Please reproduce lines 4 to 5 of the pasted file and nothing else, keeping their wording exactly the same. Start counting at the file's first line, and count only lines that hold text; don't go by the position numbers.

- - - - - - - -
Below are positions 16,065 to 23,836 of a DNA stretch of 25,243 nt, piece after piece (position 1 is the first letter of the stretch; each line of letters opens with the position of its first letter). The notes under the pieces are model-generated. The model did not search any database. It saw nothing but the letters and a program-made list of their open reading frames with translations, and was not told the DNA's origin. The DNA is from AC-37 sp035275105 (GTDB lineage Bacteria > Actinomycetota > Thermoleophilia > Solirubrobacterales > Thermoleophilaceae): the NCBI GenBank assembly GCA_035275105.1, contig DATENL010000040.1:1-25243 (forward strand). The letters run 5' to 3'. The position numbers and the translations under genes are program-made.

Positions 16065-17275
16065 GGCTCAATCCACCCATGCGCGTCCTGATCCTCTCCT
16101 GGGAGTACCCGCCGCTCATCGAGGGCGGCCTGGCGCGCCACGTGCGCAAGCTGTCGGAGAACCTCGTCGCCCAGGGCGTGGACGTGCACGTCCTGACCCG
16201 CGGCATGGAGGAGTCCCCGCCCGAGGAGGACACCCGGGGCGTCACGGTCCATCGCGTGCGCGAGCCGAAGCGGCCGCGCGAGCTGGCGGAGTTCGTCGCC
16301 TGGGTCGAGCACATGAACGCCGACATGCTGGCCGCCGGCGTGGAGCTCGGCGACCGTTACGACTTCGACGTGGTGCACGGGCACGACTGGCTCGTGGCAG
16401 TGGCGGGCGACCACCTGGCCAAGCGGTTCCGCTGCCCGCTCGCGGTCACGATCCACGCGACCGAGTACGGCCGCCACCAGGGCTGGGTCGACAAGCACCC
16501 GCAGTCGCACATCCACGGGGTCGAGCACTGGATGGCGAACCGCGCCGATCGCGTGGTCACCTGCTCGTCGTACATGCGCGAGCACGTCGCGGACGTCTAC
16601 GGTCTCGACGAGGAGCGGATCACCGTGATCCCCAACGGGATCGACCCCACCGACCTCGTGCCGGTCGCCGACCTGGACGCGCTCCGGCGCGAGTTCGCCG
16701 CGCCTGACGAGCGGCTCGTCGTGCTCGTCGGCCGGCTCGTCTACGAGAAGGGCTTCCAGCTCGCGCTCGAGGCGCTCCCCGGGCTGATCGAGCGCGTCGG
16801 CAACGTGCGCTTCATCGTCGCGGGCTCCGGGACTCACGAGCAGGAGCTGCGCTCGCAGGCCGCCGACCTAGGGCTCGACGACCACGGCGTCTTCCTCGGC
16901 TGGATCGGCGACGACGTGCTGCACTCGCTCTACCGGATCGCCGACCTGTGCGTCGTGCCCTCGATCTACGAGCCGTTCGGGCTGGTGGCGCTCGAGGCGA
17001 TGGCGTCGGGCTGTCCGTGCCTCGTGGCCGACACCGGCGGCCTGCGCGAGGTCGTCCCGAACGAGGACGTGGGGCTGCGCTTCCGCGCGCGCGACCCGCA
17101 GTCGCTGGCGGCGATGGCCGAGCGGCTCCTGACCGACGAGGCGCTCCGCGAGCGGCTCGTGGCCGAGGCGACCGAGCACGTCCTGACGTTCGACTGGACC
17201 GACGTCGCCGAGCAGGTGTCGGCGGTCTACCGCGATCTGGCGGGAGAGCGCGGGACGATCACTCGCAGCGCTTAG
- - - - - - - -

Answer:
16101 GGGAGTACCCGCCGCTCATCGAGGGCGGCCTGGCGCGCCACGTGCGCAAGCTGTCGGAGAACCTCGTCGCCCAGGGCGTGGACGTGCACGTCCTGACCCG
16201 CGGCATGGAGGAGTCCCCGCCCGAGGAGGACACCCGGGGCGTCACGGTCCATCGCGTGCGCGAGCCGAAGCGGCCGCGCGAGCTGGCGGAGTTCGTCGCC